Continuing Education and Lifelong Learning

Continuing Education and Lifelong Learning have become requirements for both domestic and career-path individuals. At one point, in the 1970s, it was estimated that information was doubling every ten years. Today, we are riding the wave of information overload! Curiosity, exploration and learning - from birth to death - should render to an individual enough stored knowledge for survival.

There are several educational opportunities offering information, workshops and seminars that are designed to address issues impacting our quality of life today and into the future. These issues include our environment, the ecologically sensitive balance of flora to fauna, climate change and weather trends. We are stewards of Planet Earth and we must take responsibility for care and protection of our environment. Education is the key to this success.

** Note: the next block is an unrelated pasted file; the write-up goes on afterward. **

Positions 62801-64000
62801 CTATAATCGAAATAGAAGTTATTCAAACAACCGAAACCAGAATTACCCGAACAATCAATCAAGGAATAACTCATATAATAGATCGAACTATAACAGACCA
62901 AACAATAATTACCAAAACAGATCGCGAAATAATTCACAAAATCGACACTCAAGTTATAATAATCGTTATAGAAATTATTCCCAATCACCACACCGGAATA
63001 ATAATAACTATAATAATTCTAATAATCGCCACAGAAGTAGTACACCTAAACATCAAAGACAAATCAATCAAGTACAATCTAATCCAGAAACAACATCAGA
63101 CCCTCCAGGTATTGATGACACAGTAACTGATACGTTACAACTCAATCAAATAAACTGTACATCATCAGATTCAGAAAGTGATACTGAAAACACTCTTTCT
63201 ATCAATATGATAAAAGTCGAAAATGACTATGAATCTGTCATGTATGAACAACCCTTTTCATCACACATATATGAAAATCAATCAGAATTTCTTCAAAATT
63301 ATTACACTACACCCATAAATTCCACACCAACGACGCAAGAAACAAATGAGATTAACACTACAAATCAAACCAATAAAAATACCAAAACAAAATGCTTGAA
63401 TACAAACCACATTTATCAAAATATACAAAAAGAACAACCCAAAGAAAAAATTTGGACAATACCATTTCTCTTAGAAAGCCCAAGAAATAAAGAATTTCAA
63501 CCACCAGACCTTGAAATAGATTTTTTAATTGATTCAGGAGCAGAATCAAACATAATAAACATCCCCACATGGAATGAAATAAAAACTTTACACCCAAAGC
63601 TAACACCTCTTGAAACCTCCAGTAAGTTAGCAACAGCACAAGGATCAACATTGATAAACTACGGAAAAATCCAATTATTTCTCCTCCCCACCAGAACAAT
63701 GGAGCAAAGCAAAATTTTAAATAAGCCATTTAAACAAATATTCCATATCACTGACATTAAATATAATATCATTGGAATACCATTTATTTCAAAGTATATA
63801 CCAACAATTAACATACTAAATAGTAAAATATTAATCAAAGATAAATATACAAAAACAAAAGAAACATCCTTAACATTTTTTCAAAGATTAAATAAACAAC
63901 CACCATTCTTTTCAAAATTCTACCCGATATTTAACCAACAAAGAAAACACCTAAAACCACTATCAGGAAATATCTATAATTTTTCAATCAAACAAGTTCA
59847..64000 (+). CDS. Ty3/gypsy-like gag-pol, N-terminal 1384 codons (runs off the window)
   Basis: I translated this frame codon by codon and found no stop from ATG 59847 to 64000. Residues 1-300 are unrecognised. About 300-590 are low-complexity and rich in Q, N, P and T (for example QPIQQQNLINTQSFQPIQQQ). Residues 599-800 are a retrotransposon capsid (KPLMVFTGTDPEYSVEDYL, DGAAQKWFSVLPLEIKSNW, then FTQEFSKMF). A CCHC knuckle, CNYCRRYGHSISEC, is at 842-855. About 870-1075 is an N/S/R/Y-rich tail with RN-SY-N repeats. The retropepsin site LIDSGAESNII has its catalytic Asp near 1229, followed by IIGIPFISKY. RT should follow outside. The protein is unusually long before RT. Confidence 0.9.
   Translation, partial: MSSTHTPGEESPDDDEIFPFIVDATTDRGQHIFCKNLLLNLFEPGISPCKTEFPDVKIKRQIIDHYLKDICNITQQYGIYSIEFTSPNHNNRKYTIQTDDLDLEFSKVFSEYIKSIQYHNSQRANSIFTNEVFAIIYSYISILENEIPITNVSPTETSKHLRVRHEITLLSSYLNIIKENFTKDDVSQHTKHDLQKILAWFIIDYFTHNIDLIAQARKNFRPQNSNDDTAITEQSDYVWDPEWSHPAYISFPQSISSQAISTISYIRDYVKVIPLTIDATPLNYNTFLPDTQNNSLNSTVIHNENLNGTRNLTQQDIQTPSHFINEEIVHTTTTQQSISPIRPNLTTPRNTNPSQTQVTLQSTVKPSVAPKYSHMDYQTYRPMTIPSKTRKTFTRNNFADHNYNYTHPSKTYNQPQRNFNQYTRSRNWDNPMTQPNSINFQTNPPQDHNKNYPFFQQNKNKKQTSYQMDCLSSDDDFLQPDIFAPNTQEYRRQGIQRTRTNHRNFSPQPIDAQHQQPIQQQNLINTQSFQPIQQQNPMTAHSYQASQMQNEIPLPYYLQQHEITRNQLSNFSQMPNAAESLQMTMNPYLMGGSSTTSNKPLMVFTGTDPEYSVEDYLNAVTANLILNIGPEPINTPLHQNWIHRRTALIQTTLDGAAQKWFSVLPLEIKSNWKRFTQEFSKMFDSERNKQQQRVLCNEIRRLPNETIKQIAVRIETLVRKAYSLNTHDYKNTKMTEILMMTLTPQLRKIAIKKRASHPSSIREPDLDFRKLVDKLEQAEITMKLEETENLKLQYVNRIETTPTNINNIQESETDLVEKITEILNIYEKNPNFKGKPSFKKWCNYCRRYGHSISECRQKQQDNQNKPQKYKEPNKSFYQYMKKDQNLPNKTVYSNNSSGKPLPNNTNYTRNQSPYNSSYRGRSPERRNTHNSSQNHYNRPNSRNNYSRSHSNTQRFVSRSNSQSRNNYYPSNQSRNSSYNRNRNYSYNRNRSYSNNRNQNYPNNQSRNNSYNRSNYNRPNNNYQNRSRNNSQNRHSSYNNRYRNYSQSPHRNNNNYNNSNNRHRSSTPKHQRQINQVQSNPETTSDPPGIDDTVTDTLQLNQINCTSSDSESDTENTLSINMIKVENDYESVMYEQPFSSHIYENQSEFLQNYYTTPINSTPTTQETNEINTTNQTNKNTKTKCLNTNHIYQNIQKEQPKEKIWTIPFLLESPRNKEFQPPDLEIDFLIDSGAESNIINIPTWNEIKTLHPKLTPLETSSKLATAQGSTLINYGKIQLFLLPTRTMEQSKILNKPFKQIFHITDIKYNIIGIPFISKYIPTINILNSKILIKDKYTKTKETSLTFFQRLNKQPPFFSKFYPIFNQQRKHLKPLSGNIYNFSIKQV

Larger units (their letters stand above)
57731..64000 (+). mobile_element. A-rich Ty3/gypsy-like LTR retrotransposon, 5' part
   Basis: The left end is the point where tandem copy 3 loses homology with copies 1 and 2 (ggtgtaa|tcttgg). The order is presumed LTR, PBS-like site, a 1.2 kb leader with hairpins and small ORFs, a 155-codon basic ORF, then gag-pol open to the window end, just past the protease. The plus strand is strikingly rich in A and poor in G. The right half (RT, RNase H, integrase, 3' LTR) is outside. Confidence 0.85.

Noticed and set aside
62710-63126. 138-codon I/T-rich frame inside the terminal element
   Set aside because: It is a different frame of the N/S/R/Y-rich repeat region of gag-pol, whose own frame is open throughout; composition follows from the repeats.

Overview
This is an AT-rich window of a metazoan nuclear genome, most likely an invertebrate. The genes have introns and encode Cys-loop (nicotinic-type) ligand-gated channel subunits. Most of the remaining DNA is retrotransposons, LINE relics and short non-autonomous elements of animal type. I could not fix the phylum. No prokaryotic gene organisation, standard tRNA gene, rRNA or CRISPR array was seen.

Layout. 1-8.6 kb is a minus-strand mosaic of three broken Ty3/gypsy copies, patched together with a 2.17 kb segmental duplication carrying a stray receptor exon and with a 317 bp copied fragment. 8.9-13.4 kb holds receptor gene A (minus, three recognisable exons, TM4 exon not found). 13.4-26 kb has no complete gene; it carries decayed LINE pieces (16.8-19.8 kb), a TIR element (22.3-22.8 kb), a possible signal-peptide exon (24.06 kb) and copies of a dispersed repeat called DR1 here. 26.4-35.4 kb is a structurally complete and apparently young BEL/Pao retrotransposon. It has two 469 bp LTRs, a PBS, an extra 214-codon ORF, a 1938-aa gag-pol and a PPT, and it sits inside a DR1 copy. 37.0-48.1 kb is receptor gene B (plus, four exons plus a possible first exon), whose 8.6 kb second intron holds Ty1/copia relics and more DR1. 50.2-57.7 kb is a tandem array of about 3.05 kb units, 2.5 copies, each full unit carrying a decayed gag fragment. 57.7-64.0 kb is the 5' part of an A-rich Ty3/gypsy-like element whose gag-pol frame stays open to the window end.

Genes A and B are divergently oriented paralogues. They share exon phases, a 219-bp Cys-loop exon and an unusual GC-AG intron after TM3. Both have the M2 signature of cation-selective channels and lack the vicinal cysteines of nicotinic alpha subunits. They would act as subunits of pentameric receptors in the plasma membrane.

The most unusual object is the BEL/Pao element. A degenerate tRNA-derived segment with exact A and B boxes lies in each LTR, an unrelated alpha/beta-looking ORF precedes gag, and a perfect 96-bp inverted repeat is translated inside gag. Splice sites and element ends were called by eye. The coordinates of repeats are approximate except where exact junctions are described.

The Museum of Natural History and Cormack Planetarium are located at Roger Williams Park in Providence. This is the only planetarium in Rhode Island and it features state-of-the-art star projection against an enlarged dome ceiling.

Less than 20 miles away, the Audubon Society of Rhode Island has an Environmental Education Center located in Bristol. It conducts guided tours, provides interactive exhibits, educational talks centered around ecosystem themes such as life in tidal pools, Narragansett Bay marine life, fresh and saltwater marshes and special request programs for families, schools, colleges and companies.

Both of these sites are available to the public and also cooperate with colleges and universities that offer Environmental or Ecological Studies to their students.

The University of Rhode Island Environmental Education Center in West Greenwich is a 2300- acre retreat site for the study of natural environment. Lakes, forests and farmland combine into one big backyard full of learning, adventure, exploring and fun. The 75-acre lake is just a small part of the Center. The Center includes hiking trails, streams, ponds and an historical farm with Native American shelter and living area.

These various learning experiences are just the tip of the iceberg for the educational opportunities to be found in Rhode Island. From universities and colleges to vocational and casual learning situations, a student or visitor can learn it in Rhode Island.